2. Using the same pan, reduce heat and add the butter. Once melted, add the onion, garlic and pepper, cooking for a minute before adding the paprika.

3. Return the chicken to the pan, add the tomatoes and simmer for a few minutes before adding the stock. Bring back to a simmer, cover and cook on a low-medium heat for around half an hour, until the chicken is tender and the sauce is nicely reduced. Meanwhile, cook pasta according to packet instructions.

4. Combine a few ladlefuls of the sauce with the sour cream, then add back to the pan, stirring gently. Continue cooking until heated through, and serve over the pasta – or your chosen accompaniment.

A Gothic Cookbook

A Gothic Cookbook is an illustrated celebration of food and drink in Gothic literature, discussing edible motifs and the significance of food in novels and short stories including Frankenstein, Dracula, Jane Eyre, Rebecca and The Haunting of Hill House.

The book, written by Ella Buchan and Alessandra Pino and with original drawings by Lee Henry, is signed with Unbound Publishing, which works by crowdfunding the initial production costs.

People can help make the book a physical, cloth-bound being by reserving a copy and merchandise with original artwork, such as posters, dinner party kits, limited-edition cocktail booklets and bespoke pet portraits. More information about the book, its authors and recipes – and how you can support – is here:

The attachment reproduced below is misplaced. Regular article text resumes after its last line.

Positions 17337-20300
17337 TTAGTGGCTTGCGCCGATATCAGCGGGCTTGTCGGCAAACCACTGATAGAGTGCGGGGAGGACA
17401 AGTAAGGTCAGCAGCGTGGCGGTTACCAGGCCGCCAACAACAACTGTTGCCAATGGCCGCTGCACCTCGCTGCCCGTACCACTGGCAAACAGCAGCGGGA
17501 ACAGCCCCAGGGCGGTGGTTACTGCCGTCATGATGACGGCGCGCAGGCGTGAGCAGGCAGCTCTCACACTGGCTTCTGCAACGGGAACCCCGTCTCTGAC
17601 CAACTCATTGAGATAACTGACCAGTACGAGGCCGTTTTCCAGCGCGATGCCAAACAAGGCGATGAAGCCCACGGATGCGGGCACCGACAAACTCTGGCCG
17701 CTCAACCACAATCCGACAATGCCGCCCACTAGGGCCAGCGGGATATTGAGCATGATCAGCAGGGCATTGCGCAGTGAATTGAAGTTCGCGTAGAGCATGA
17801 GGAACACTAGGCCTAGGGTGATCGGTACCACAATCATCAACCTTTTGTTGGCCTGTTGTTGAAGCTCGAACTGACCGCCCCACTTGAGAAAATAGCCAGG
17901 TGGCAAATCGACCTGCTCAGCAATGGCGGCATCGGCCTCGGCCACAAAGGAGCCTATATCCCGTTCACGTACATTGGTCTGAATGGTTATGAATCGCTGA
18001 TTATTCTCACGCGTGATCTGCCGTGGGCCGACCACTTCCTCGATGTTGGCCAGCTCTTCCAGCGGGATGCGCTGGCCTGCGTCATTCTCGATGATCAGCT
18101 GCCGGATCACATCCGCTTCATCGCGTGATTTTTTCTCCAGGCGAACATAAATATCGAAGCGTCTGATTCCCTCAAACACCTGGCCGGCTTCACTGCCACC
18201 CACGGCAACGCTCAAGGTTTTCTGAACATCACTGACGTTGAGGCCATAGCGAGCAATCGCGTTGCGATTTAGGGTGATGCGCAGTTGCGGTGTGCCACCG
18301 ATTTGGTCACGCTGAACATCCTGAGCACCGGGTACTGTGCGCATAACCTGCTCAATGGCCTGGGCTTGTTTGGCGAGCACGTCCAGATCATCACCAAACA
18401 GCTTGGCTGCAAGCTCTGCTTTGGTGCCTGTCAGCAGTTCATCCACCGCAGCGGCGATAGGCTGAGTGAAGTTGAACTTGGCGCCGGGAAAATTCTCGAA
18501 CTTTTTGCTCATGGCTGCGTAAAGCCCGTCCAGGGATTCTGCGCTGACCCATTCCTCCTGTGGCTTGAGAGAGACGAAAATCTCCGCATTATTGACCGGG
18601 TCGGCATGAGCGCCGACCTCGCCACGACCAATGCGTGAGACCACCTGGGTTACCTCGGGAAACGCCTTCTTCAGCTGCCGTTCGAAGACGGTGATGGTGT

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Events for Hallowe’en and elsewhen: Gothic bodies, Gothic nature, Lud-in-the-Mist, Irish women, YA and COVID, Melmoth

Some spookily exciting events coming up soon for Hallowe’en (and afterwards too):

1. North West Long Nineteenth-Century Seminar series, hosted by Manchester Metropolitan University (on line), 3 November 2021, 16:30 – 19:00 GMT.

OGOM’s Dr Sam George will be talking again on The Black Vampyre (the topic of a very successful online event for Being Human). Sam is accompanied by Charlotte Chassefière (Université Paul Valéry, Montpellier), on ‘Confinement and Masquerade: Charlotte Dacre and the Gothic body’; and Rebecca Gibson (University of Lancaster) ‘[T]he Corruption Implicit’: Liminal Faces and Ambiguous Moralities In Late Nineteenth and Early Twentieth-Century Gothic’.

This Halloween seminar will focus on Gothic bodies from the Romantic period to the early twentieth century. Three speakers will consider the resonances of the Gothic body in terms of race and gender, examining themes of monstrosity, confinement, facial transformation and masquerade.